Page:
9. Aug 9, 2006 #8

    Andrew Mason

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    You are right, there is not much information about the physics of the image reproduction. It may be one of those things that people discovered and then tried to figure out why it worked.

    The principle is this: when you use the interference pattern (created by the interference of the light from the object and the light from the reference beam) as a diffraction grating, by bathing the hologram with (diverging) laser light at the same angle as the original reference beam, the light that emerges from the other side of the holgraph diffraction grating has the same characteristics as the light that originally came from the object (ie. to produce the interference pattern). Why that should be the case is something that is rarely explained, which I sense is your question.

    It is explained by diffraction principles: consider the interference pattern from two coherent, monochromatic laser beams (the same beam, split into two and then each shone onto the hologram surface from two different directions). This will produce an interference pattern on the hologram surface consisting of alternating dark and light lines whose spacing will depend on the angles between the beams. This pattern on a high resolution photographic film that is developed, produces a series of 'slits'. These slits become a diffraction grating when illuminated with one of the original beams.

    The line spacing in the diffraction grating related to the diffraction angle is the same as relationship between the angle between the interfering beams and the line spacing in the interference pattern. So the hologram grating has the ability to use one beam of light in order to re-construct the other beam.

    One really neat thing about holograms is that you can cut a hologram up into little pieces and each piece can be used to recreate the original 3D image (with a reduction in resolution and detail depending on how small you make it).

  10. Aug 9, 2006 #9


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    No reduction in resolution, the resolution is a function of how fine the film grain is (wavelength of the laser isn't significant). What you do get is a reduced perspective of the image. For example, the "view" from the upper half of a hologram remains the same regardless of whether you cut off the bottom half or not. I'm referring to holograms that you look through in order to see an image of the original 3d object. I'm not aware of a means to project a 3d image into open space (or steam filled space) like was done in Star Wars by R2D2 with a hologram.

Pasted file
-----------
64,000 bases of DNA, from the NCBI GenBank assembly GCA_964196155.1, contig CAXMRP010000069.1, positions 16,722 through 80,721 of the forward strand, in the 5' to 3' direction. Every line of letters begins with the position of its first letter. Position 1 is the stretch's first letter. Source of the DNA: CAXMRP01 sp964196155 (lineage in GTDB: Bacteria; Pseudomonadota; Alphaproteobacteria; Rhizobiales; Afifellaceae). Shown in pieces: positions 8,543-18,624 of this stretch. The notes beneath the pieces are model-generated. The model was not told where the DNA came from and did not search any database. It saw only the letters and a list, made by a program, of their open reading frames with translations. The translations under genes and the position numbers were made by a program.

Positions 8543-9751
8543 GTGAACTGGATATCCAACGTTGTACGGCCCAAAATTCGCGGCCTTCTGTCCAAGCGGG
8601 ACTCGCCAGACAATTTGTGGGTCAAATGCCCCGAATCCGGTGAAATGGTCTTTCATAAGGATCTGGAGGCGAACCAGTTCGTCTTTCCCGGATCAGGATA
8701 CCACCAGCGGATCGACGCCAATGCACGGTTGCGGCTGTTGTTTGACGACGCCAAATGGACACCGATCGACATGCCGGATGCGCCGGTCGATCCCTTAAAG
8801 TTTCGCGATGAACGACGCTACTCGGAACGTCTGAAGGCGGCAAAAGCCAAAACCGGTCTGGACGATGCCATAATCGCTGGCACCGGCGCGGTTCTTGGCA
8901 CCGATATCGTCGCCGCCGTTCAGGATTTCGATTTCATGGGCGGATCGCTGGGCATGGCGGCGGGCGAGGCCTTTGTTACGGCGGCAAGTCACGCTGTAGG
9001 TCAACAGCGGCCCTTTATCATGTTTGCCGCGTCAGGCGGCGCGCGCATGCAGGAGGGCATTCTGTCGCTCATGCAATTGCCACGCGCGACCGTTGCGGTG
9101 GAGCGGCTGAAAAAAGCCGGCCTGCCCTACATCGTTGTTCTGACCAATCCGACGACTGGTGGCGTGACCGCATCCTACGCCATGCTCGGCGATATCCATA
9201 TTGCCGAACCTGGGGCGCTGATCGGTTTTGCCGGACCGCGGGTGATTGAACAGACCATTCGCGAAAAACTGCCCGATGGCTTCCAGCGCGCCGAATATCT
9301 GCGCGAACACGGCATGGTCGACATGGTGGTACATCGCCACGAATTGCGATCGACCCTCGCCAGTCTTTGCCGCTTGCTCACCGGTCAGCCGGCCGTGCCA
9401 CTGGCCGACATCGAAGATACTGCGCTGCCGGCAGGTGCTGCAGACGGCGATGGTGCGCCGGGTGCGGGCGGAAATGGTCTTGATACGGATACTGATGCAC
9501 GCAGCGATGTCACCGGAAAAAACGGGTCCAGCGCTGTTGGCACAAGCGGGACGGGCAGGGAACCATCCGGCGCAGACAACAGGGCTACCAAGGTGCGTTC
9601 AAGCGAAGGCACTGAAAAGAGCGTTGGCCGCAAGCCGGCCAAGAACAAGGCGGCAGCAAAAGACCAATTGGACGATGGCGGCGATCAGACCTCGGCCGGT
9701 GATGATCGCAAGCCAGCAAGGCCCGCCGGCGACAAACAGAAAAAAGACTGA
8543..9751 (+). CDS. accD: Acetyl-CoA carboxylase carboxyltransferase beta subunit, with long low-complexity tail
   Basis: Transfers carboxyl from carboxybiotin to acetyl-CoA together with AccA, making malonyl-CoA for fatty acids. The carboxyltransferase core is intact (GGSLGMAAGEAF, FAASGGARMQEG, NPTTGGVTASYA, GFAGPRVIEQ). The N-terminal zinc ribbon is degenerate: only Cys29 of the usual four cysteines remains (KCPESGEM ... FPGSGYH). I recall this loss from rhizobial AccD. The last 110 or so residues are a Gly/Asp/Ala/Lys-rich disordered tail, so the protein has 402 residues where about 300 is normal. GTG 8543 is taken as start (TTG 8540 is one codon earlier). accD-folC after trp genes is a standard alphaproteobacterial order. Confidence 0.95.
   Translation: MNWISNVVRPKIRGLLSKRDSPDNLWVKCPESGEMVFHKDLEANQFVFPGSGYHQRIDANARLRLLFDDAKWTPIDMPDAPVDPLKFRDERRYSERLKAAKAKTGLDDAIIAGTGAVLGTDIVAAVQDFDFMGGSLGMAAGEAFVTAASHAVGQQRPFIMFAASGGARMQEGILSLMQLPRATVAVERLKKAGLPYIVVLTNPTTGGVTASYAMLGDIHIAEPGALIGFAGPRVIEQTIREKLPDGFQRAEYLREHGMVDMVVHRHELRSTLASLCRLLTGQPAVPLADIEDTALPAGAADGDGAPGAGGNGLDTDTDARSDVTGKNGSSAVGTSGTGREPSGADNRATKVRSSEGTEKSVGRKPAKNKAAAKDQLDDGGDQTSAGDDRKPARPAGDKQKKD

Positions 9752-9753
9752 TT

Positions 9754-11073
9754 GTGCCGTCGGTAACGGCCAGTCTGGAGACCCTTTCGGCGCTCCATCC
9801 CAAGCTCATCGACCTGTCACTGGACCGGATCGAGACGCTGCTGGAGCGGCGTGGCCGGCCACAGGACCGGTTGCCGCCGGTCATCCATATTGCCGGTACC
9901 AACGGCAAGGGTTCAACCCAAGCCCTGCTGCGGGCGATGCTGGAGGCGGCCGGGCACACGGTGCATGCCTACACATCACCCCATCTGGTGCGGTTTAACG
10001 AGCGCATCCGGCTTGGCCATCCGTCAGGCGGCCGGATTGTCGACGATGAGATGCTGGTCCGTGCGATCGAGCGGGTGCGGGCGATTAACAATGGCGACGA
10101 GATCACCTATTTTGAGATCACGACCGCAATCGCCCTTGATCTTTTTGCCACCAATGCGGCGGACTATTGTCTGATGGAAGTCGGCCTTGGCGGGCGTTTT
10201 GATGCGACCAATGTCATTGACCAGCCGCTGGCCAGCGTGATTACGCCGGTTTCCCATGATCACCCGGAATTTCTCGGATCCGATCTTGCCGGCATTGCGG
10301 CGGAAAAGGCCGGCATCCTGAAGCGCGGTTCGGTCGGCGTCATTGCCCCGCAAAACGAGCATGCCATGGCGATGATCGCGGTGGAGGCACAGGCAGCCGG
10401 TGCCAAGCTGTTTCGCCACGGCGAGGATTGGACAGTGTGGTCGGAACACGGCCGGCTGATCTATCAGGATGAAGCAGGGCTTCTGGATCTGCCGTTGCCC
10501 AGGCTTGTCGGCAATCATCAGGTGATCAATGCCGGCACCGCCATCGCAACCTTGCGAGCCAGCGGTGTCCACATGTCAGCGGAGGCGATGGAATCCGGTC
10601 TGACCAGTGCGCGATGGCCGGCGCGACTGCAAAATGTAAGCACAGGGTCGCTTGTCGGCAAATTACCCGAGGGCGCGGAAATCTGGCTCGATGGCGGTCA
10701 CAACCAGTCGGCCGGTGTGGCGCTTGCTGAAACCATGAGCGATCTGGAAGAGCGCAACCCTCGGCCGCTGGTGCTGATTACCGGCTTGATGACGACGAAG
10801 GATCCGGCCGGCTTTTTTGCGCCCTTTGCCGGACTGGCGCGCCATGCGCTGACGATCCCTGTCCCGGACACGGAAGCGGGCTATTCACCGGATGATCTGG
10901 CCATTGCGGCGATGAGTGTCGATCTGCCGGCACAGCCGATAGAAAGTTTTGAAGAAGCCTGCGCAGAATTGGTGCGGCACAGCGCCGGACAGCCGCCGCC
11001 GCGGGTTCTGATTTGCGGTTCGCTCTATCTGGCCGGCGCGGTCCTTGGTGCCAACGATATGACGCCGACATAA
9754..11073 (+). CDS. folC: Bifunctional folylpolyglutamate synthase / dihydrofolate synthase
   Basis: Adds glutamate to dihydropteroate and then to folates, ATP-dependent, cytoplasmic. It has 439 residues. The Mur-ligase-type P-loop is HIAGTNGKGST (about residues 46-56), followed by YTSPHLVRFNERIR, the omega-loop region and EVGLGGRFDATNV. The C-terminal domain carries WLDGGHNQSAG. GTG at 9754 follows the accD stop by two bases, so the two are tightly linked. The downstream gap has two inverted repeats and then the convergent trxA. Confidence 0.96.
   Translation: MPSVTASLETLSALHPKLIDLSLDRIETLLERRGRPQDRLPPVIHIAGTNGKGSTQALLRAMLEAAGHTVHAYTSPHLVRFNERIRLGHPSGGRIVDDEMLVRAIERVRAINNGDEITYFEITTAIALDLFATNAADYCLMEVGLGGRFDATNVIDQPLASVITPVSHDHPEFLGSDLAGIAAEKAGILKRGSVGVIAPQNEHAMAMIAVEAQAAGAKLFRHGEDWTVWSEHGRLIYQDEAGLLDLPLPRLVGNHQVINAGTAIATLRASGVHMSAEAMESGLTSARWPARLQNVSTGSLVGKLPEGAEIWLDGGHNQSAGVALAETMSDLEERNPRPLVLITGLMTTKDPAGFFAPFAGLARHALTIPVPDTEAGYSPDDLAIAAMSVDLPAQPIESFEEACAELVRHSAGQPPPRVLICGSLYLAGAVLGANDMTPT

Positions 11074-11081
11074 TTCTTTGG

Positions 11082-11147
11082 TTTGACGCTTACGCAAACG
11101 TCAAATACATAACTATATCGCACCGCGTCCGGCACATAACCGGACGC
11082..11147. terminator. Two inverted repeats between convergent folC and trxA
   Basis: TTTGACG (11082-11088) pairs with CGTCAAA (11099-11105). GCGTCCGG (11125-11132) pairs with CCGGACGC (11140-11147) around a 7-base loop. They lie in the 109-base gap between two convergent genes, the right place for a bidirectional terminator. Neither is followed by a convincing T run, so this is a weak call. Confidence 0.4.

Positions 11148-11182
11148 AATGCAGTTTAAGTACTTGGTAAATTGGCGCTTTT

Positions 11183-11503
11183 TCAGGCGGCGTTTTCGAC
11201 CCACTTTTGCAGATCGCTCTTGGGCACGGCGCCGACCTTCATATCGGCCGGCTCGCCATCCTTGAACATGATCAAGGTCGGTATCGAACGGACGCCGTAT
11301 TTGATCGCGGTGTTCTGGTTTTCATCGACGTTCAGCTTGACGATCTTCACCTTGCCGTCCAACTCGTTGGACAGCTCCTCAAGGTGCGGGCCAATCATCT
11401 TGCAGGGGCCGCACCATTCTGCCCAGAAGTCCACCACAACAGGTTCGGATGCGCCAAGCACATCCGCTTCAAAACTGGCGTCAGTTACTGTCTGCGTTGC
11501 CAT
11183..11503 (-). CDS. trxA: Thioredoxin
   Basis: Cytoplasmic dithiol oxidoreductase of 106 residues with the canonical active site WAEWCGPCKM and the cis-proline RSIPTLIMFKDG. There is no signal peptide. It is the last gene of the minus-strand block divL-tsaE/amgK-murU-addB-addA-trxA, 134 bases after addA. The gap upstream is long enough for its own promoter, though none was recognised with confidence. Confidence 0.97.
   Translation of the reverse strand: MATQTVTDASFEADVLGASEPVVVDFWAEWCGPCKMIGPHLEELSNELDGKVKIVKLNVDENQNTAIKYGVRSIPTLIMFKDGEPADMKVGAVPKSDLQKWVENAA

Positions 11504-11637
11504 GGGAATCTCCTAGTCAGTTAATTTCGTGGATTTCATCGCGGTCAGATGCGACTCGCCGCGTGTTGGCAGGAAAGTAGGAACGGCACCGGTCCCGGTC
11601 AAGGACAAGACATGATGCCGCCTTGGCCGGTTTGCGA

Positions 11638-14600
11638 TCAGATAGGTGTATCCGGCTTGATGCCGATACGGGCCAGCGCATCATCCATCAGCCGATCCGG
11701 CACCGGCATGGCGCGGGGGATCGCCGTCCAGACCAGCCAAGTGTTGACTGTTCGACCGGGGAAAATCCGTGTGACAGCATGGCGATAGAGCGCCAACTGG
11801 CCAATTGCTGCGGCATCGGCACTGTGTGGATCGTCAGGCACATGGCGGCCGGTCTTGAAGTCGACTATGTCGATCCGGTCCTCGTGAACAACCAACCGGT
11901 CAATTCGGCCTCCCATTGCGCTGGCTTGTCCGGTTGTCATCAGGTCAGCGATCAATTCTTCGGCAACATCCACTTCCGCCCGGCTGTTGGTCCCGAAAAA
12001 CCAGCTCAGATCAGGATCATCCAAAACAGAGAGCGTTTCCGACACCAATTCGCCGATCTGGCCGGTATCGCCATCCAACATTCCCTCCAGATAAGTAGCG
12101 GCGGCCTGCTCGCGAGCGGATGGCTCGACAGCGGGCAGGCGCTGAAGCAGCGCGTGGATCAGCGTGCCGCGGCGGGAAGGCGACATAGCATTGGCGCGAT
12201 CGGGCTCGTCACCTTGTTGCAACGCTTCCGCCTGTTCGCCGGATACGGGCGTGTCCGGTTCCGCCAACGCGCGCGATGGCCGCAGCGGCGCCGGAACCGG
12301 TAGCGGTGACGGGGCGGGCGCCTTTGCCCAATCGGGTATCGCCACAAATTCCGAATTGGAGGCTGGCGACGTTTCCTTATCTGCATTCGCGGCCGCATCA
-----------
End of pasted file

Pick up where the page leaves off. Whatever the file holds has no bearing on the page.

Last edited: Aug 9, 2006
  11. Aug 9, 2006 #10


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    More links:


    This one includes what happens if you cut up a hologram:


    A simple explanation from the cheap kit maker:


    and of course wiki:


    Regarding this comment: "Note that if the distance between the reflecting point and the plate changes just a quarter of a micrometer (about 10 millionths of an inch) the zones more exposed will be replaced by less exposed and vice versa and the hologram will be blurred and useless." It's referring to any movement during the film exposure. There's no set "focus point" for the target object, it's just that nothing can move during the exposure of the film or else the image get's blurry. This means that sources of vibrations between laser, object, and film must be eliminated (this was not explained at wiki). So what ever "shutter" mechanism that is used has to not create any vibrations.

    One tricky hologram is the lamp shade hologram I mentioned that has a rotating view of a person sitting on a stool. In order to eliminate blurring caused by movement of the person, high speed photography was required, and the images were taken as a series of small vertical stripes. There's a limit as to how bright the laser can get without damaging the person's eyes, so the film speed had to make up the rest.
    Last edited by a moderator: Apr 22, 2017
  12. Aug 9, 2006 #11


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    Here's a link to a site that includes a good windows movie of a 360 degree hologram in motion, but it could be "R" rated. I'll continue looking for more of these (hopefully more generic ones):

  13. Sep 6, 2008 #12
    Re: Cutting a hologram and seeing a different, whole view in each piece: Do all types of holograms show that property well? If I want to demonstrate this in a presentation, can anyone recommend a decent sized, cutable hologram that can demonstrate this purpose and isn't too pricy?